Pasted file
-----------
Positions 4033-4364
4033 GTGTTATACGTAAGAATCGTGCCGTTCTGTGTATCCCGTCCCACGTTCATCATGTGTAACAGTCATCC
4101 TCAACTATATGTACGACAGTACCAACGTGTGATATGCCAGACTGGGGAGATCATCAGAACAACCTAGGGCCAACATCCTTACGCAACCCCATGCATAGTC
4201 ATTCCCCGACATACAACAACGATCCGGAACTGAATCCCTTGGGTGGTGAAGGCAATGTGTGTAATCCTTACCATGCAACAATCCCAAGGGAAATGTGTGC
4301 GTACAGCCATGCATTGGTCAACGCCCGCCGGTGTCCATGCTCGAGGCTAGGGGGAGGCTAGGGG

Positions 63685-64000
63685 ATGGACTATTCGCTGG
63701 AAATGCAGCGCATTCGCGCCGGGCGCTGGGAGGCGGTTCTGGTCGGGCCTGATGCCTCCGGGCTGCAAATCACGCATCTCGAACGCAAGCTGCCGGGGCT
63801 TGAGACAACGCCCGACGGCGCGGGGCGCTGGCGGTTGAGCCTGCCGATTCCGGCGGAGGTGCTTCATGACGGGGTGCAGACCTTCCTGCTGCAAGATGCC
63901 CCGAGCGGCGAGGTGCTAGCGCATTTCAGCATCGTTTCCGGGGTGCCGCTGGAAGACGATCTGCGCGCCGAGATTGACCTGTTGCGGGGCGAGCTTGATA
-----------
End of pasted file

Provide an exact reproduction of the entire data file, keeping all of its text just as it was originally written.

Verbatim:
Positions 4033-4364
4033 GTGTTATACGTAAGAATCGTGCCGTTCTGTGTATCCCGTCCCACGTTCATCATGTGTAACAGTCATCC
4101 TCAACTATATGTACGACAGTACCAACGTGTGATATGCCAGACTGGGGAGATCATCAGAACAACCTAGGGCCAACATCCTTACGCAACCCCATGCATAGTC
4201 ATTCCCCGACATACAACAACGATCCGGAACTGAATCCCTTGGGTGGTGAAGGCAATGTGTGTAATCCTTACCATGCAACAATCCCAAGGGAAATGTGTGC
4301 GTACAGCCATGCATTGGTCAACGCCCGCCGGTGTCCATGCTCGAGGCTAGGGGGAGGCTAGGGG

Positions 63685-64000
63685 ATGGACTATTCGCTGG
63701 AAATGCAGCGCATTCGCGCCGGGCGCTGGGAGGCGGTTCTGGTCGGGCCTGATGCCTCCGGGCTGCAAATCACGCATCTCGAACGCAAGCTGCCGGGGCT
63801 TGAGACAACGCCCGACGGCGCGGGGCGCTGGCGGTTGAGCCTGCCGATTCCGGCGGAGGTGCTTCATGACGGGGTGCAGACCTTCCTGCTGCAAGATGCC
63901 CCGAGCGGCGAGGTGCTAGCGCATTTCAGCATCGTTTCCGGGGTGCCGCTGGAAGACGATCTGCGCGCCGAGATTGACCTGTTGCGGGGCGAGCTTGATA